FRESNO, California (KSEE) – Extra-curricular activities are often what makes school interesting for kids, but distance learning is making it harder for young people to get together outside their on-line classrooms.
Despite coronavirus difficulties, schools are still finding ways to keep students engaged.
Members of Fresno State’s pre-veterinary club are out early in the mornings to collect donations for animals impacted by the recent wildfires.
“It’s a great way to connect with the community, give back to the community,” said Fresno State student Katelyn Marin.
Katelyn Marin welcomed this opportunity to get out and do something good and mingle with other students in the club.
“Unfortunately with COVID and everything going on we haven’t been able to do a lot of the events we’ve been wanting to do so this just felt like a great idea, a great way to give back and kind of get out there.”
Getting out there is something a lot of young people have not been able to do. With most schools closed and students participating in distance learning at home, it’s been hard for them to come together for extracurricular activities.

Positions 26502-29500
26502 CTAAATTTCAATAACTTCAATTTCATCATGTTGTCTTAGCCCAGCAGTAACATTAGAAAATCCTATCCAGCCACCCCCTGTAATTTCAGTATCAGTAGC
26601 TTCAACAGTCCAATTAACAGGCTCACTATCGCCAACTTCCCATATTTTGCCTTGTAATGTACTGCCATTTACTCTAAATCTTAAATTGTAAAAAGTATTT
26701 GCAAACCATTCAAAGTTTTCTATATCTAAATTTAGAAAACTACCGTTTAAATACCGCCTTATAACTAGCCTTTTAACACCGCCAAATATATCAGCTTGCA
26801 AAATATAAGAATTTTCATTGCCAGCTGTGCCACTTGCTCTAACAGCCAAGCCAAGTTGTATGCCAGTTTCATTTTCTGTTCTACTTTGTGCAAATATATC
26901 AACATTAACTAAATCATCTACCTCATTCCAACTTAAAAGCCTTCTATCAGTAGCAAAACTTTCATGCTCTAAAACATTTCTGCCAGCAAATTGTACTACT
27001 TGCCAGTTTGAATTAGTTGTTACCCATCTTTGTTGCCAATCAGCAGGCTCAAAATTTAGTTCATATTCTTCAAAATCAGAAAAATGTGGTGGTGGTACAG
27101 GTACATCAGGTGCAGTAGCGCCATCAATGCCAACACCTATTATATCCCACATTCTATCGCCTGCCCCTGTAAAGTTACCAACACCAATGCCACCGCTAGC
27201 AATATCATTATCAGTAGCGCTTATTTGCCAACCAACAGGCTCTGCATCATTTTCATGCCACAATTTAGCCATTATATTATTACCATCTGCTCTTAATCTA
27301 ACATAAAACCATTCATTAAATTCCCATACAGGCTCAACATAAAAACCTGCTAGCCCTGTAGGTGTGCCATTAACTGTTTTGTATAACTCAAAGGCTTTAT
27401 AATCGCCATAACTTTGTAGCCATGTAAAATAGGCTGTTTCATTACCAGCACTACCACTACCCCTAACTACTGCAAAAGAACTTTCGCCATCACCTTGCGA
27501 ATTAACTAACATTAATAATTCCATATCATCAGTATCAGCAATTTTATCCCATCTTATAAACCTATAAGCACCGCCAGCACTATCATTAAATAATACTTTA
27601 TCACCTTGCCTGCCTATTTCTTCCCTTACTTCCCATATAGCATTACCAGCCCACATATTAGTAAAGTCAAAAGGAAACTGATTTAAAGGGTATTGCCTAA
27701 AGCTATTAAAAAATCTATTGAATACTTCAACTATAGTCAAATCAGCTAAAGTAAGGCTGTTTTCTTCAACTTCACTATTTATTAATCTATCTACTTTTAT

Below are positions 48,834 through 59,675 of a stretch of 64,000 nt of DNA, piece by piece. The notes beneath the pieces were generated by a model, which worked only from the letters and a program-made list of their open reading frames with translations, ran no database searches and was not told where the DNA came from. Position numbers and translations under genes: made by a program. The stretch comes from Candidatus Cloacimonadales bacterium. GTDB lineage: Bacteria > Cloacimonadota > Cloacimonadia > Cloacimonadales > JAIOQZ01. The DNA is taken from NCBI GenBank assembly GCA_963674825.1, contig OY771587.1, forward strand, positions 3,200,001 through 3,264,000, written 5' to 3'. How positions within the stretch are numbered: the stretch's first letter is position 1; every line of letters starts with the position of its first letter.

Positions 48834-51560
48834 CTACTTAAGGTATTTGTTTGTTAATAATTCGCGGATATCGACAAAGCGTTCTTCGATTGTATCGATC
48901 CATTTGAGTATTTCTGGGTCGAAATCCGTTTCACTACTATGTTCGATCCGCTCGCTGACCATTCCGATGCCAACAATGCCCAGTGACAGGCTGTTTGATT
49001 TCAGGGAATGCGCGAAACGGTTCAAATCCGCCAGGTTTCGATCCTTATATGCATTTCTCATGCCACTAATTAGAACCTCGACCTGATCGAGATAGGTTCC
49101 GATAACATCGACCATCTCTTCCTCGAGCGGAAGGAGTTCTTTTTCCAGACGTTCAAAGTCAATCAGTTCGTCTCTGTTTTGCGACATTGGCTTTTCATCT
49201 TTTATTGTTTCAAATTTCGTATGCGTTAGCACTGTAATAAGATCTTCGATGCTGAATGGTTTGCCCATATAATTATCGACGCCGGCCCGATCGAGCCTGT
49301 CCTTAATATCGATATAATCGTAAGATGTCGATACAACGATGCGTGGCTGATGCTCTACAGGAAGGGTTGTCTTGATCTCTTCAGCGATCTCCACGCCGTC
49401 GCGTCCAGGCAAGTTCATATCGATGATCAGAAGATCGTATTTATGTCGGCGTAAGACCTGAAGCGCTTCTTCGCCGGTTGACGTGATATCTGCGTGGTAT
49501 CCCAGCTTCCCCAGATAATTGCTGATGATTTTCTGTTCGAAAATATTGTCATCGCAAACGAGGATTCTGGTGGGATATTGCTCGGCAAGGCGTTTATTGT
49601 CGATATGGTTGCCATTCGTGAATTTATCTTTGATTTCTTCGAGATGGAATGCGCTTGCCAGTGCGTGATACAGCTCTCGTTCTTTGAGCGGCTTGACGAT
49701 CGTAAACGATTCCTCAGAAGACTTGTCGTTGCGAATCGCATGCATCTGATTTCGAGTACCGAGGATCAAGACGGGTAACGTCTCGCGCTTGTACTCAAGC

But schools are finding ways for students to stay engaged.
“Right now we are meeting through zoom here at Central High School,” said Melissa Ybarra of the Advisor Interact Club.
Interact is a service club active at both Central High and Central High East high schools.
“We collected just some food items, personal items, some kits for small children.”
Ybarra says schools have found creative ways to keep kids involved – such as holding virtual club recruitment fairs. It’s a way to let students know that they can continue to participate in extracurricular activities – despite COVID.
“I think it’s great for the kids, even though it is through Zoom it’s obviously, it’s a little different for everybody but at least we get to see each other.”
Educators know just how important it is for students to feel connected with others right now and how important it is for them to be involved with something outside the classroom, even if it’s on-line.
“At least they get to see and talk and everybody gets a chance to connect and kind of get to see what’s going on and we’ve come up with some different ideas that we can do to reach out to our community and get the kids and involved so they don’t feel so isolated at home by themselves.”